Besides political freedom, Powell resolves to spread prosperity around the world. "A new international consensus is helping poorer countries develop themselves through good governance, sound economic, trade and environmental policies and wise investments in their people." Word of this consensus will surely come as welcome news to the millions living in crushing poverty in sub-Saharan Africa and Latin America, not to mention the thousands upon thousands elsewhere who have lost their livelihood in the no-safety-net rush to globalization.

They will also be cheered by Powell's assurance that "President Bush's vision is clear and right: America's formidable power must continue to be deployed on behalf of principles that are simultaneously American, but that are also beyond and greater than ourselves."

There's no mention, however, of the guiding principle that actually animates much of the "new" Bush foreign policy: a belief that might makes right, and that the world's only superpower has authorization from higher authorities to "kick ass" whenever it suits our current notion of national interest.

The biggest reality check on Powell's New Year's rhetoric is the claim that thanks to the administration, Iraq is no longer "an incubator for weapons of mass murder that could have fallen into terrorists' hands." The beauty of this formula is that, like most White House jabber on this issue, it utterly ignores the fact that those weapons, cited as the primary reason for going to war, did not then exist—as the administration recently conceded when it removed its team of inspectors from Iraq, without having located a single nuke or long-range missile or poison-gas canister. As any good writer knows, for credibility purposes, one must be at least slightly sincere—or know how to fake it. The utter shamelessness of Powell's flacking for the administration is that every point he makes is virtually the opposite of what Bush and his team promised in 2000—an America-First-and-Only philosophy that rejected nation-building and tended to blame the poor for their poverty both here and abroad. I suppose we should be grateful that 9/11 forced the Bushistas to abandon their know-nothing isolationism.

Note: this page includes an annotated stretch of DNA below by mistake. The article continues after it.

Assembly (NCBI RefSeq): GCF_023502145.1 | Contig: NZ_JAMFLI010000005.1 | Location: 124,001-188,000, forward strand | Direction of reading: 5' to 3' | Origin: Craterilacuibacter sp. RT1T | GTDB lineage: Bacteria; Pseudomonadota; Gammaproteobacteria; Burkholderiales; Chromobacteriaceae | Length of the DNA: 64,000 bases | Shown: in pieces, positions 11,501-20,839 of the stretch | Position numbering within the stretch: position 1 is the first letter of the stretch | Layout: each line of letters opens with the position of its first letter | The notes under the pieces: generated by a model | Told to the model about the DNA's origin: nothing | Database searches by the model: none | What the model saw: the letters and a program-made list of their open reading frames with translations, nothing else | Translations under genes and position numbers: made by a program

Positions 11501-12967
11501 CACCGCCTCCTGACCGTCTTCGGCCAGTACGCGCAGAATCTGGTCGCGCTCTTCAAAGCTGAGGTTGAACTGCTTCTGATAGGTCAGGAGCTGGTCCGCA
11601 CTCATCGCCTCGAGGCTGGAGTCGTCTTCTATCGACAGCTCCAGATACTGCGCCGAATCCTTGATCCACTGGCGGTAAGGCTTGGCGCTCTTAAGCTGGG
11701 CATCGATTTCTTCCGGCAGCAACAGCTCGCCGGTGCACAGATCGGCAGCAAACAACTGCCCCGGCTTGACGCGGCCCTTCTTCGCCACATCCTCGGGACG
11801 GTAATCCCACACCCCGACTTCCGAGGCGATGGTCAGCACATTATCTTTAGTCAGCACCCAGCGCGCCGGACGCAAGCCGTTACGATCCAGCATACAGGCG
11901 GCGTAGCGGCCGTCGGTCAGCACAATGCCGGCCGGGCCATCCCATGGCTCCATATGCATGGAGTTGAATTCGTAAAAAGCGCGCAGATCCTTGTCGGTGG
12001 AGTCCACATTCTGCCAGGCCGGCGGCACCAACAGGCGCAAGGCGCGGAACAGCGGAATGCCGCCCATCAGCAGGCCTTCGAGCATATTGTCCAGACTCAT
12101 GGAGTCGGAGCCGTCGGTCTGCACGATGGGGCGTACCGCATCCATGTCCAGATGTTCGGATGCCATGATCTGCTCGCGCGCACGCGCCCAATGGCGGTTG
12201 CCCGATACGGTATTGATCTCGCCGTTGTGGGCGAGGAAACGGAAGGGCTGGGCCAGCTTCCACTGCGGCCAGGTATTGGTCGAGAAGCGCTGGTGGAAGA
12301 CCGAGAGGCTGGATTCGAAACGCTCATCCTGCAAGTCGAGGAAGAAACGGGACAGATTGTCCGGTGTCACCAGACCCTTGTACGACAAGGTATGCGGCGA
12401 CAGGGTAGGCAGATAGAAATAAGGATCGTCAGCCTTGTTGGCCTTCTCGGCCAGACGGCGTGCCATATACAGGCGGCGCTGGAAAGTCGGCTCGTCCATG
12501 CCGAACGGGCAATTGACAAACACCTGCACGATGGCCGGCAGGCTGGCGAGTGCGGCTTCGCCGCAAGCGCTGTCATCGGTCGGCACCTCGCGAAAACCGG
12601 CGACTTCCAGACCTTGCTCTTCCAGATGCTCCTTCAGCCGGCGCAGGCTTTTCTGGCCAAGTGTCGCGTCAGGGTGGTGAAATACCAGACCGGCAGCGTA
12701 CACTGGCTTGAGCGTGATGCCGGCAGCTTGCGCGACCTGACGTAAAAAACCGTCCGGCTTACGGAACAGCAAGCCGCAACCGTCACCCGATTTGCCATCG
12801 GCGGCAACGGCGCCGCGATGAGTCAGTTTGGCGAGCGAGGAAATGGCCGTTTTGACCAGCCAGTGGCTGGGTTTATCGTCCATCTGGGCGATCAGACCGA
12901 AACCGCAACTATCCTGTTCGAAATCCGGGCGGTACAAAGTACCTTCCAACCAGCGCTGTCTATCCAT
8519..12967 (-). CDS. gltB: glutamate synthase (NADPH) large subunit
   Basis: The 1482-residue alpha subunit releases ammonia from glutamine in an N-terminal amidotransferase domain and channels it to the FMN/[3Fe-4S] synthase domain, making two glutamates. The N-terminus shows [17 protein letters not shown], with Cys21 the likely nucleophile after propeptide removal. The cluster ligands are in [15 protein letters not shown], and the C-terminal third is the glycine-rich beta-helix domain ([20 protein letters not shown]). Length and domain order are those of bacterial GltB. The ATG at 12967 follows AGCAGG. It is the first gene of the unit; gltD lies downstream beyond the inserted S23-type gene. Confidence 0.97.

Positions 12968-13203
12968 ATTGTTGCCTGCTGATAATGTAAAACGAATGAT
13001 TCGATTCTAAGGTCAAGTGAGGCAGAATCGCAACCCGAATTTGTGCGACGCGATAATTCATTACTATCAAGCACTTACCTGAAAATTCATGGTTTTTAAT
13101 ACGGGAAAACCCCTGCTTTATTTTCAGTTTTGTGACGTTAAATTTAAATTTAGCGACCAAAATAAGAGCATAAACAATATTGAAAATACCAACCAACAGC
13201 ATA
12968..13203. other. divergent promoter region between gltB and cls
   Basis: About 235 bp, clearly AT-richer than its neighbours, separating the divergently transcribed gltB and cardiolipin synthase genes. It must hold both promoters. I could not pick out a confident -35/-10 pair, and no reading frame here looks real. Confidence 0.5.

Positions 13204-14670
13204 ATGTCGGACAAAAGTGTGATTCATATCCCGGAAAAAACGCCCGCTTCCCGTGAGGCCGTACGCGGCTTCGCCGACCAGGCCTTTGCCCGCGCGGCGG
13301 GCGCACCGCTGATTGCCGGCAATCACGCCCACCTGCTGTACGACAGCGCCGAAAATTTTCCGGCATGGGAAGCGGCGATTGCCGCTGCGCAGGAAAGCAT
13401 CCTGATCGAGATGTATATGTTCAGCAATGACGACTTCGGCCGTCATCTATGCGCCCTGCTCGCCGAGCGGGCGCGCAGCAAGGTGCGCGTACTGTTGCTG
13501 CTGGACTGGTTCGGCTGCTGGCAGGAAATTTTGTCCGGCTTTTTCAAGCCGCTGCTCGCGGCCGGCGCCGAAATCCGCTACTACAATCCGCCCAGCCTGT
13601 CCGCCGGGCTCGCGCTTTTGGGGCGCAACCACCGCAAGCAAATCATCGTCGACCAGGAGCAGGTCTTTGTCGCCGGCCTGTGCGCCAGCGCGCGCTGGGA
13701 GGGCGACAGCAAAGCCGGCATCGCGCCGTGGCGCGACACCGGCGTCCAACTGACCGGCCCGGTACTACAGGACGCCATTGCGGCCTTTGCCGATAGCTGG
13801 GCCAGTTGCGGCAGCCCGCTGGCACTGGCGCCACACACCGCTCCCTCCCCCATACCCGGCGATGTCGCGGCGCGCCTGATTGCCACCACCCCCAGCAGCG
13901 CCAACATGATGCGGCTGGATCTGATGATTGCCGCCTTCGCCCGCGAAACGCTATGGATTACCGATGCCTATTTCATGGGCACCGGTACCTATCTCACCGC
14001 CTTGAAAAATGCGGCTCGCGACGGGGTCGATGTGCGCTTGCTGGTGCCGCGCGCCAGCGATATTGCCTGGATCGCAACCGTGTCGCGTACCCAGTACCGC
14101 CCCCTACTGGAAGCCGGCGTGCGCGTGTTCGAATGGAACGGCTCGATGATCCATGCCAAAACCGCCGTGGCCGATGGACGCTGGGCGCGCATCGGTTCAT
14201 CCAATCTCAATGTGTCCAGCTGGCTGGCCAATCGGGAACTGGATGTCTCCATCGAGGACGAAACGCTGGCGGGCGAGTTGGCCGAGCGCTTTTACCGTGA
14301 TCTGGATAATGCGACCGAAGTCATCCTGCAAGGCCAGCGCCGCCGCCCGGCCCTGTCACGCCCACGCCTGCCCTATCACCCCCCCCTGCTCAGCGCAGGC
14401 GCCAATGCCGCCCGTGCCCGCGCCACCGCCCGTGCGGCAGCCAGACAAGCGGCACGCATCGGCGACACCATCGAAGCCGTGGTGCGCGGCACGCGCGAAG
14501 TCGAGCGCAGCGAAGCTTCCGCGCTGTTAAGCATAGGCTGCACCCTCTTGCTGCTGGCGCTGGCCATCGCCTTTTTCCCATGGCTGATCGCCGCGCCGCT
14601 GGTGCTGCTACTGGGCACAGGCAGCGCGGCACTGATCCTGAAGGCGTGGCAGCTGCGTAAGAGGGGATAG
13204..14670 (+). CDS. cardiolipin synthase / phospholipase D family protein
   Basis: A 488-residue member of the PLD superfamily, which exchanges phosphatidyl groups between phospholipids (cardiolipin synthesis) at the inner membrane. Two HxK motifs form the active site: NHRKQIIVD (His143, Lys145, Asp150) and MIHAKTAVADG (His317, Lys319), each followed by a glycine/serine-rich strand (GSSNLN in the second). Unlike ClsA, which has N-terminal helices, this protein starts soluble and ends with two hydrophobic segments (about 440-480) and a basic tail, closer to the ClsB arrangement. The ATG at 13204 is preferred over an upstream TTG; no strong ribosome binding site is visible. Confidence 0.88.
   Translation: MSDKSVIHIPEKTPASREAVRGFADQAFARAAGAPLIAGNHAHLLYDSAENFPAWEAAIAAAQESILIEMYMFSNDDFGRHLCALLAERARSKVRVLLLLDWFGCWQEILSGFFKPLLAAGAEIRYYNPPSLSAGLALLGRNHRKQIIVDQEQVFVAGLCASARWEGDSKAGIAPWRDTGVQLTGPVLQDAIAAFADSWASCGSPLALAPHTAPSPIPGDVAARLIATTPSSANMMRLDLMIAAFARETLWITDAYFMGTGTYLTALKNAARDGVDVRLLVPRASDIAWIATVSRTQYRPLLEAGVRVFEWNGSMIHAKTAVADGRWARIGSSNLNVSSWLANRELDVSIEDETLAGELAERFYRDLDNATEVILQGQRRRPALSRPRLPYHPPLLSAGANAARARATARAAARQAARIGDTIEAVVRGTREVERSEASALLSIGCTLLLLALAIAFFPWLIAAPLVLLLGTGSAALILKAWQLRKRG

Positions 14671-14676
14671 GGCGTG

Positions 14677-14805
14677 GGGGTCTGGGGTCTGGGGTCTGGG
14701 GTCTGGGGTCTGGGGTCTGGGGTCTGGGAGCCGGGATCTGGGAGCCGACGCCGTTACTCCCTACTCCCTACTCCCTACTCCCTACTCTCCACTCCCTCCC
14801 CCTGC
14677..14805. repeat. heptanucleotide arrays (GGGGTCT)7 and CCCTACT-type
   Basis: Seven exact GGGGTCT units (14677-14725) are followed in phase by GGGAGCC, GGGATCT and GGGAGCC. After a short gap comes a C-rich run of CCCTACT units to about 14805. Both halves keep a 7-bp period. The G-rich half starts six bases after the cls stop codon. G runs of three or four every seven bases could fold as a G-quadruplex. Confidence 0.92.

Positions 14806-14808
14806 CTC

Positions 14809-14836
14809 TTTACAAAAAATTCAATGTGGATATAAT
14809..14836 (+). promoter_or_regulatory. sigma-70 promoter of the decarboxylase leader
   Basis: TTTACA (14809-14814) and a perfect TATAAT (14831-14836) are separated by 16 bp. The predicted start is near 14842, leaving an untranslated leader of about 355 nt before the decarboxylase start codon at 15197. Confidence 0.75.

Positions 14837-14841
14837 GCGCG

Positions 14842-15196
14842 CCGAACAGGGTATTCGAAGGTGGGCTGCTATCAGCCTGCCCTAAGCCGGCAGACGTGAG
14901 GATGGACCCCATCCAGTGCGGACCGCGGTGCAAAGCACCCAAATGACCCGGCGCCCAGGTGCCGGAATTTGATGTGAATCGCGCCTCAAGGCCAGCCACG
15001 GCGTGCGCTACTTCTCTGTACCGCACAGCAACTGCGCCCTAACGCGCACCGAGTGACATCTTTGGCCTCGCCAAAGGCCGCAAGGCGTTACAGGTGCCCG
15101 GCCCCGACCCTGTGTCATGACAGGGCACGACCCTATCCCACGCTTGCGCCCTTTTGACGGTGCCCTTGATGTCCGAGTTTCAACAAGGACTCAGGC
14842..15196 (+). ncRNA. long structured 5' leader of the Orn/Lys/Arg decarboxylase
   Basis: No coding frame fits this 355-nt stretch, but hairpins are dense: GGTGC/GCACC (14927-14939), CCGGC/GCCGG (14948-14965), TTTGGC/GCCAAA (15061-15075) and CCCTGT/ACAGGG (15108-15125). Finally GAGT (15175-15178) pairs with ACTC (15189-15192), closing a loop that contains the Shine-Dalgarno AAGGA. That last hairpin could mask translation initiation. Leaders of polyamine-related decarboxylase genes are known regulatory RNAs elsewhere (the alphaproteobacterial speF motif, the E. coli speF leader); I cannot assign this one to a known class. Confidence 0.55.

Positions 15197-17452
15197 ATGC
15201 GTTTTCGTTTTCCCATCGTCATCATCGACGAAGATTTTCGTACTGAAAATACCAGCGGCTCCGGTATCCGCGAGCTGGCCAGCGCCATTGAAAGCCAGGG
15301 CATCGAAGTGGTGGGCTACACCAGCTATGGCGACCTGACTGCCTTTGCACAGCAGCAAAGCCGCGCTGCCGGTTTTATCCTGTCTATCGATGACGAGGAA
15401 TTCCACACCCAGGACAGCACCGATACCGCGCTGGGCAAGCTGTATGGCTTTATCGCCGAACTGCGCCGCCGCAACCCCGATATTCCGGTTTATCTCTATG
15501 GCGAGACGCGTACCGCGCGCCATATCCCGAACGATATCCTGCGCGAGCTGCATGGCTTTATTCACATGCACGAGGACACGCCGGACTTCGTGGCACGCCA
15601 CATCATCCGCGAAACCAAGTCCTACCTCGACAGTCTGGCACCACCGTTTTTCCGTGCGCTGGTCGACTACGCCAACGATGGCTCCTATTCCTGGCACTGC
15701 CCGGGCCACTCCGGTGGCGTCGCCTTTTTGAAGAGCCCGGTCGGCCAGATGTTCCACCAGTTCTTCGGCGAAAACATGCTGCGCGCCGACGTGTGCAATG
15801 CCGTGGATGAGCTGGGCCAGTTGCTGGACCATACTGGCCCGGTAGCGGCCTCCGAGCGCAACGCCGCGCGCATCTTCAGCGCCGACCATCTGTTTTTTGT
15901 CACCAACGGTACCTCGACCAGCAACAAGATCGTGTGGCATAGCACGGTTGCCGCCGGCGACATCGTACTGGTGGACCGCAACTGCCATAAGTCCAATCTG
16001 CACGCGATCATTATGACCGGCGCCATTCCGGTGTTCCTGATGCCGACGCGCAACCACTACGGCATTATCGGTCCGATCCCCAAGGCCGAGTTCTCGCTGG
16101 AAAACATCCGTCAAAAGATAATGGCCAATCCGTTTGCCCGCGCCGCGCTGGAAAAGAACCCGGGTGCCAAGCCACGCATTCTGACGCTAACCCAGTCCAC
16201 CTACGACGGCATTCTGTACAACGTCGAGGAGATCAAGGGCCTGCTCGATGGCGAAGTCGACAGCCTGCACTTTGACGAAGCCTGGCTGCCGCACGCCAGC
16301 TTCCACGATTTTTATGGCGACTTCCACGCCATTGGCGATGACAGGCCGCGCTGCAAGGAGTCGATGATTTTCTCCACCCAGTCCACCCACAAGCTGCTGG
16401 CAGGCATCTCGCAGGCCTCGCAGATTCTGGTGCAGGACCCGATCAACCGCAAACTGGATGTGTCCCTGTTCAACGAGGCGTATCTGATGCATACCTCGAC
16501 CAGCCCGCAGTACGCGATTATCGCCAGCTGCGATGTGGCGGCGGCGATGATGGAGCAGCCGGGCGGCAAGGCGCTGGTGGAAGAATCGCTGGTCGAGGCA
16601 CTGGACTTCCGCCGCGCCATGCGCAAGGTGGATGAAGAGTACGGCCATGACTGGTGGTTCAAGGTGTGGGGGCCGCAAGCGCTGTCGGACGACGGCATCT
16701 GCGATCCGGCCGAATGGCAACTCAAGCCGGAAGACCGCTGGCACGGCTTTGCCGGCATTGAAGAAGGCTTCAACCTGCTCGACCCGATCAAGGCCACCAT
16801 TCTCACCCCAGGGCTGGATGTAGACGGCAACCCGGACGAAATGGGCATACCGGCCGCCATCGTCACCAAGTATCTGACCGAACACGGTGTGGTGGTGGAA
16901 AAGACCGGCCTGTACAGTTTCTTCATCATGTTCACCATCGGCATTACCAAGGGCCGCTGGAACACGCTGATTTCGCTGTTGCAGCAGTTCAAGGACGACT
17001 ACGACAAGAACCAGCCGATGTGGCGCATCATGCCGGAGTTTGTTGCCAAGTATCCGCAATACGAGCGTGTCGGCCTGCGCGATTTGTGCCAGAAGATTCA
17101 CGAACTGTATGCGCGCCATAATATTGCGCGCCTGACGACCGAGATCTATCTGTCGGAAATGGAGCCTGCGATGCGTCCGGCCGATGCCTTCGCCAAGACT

But it tells you something about the sensitivities and priorities of this administration that Powell talks about a world in which more people go to bed hungry than ever before—then ends his foreign policy overview, as he started, with a holiday diet joke about "shedding a few pounds."

Am I the only reader who came away with the feeling that even Powell can barely stomach this misleading drivel? At the end of the op-ed, the Times, in its standard biographical blurb, helpfully notes that "Colin Powell is Secretary of State." Yes, he is, but he works for George Bush—whose foreign policy is clearly determined less by State than by the Pentagon and his own old boy network. And huh—George Bush sure ain’t no internationalist Democrat, despite his minders’ best efforts to dress him up as one these days.